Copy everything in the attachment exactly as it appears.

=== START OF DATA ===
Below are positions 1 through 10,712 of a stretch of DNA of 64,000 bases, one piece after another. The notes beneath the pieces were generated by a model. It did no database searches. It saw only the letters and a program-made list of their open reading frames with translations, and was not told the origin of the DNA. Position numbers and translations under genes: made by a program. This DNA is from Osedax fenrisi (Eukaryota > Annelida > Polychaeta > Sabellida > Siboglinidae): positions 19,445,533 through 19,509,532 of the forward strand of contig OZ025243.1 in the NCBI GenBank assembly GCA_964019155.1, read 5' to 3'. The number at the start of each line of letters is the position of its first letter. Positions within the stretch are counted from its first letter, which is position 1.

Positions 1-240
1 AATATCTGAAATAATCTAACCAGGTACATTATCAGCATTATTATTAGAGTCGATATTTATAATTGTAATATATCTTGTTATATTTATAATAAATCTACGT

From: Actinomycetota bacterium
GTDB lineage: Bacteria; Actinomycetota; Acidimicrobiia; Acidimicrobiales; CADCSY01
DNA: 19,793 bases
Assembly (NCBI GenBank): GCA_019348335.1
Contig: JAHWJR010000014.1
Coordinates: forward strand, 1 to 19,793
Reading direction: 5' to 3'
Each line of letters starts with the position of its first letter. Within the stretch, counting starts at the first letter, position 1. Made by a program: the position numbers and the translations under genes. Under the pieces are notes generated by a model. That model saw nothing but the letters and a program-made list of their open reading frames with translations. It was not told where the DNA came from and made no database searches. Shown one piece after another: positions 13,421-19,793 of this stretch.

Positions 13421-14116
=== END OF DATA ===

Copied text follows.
Below are positions 1 through 10,712 of a stretch of DNA of 64,000 bases, one piece after another. The notes beneath the pieces were generated by a model. It did no database searches. It saw only the letters and a program-made list of their open reading frames with translations, and was not told the origin of the DNA. Position numbers and translations under genes: made by a program. This DNA is from Osedax fenrisi (Eukaryota > Annelida > Polychaeta > Sabellida > Siboglinidae): positions 19,445,533 through 19,509,532 of the forward strand of contig OZ025243.1 in the NCBI GenBank assembly GCA_964019155.1, read 5' to 3'. The number at the start of each line of letters is the position of its first letter. Positions within the stretch are counted from its first letter, which is position 1.

Positions 1-240
1 AATATCTGAAATAATCTAACCAGGTACATTATCAGCATTATTATTAGAGTCGATATTTATAATTGTAATATATCTTGTTATATTTATAATAAATCTACGT

From: Actinomycetota bacterium
GTDB lineage: Bacteria; Actinomycetota; Acidimicrobiia; Acidimicrobiales; CADCSY01
DNA: 19,793 bases
Assembly (NCBI GenBank): GCA_019348335.1
Contig: JAHWJR010000014.1
Coordinates: forward strand, 1 to 19,793
Reading direction: 5' to 3'
Each line of letters starts with the position of its first letter. Within the stretch, counting starts at the first letter, position 1. Made by a program: the position numbers and the translations under genes. Under the pieces are notes generated by a model. That model saw nothing but the letters and a program-made list of their open reading frames with translations. It was not told where the DNA came from and made no database searches. Shown one piece after another: positions 13,421-19,793 of this stretch.

Positions 13421-14116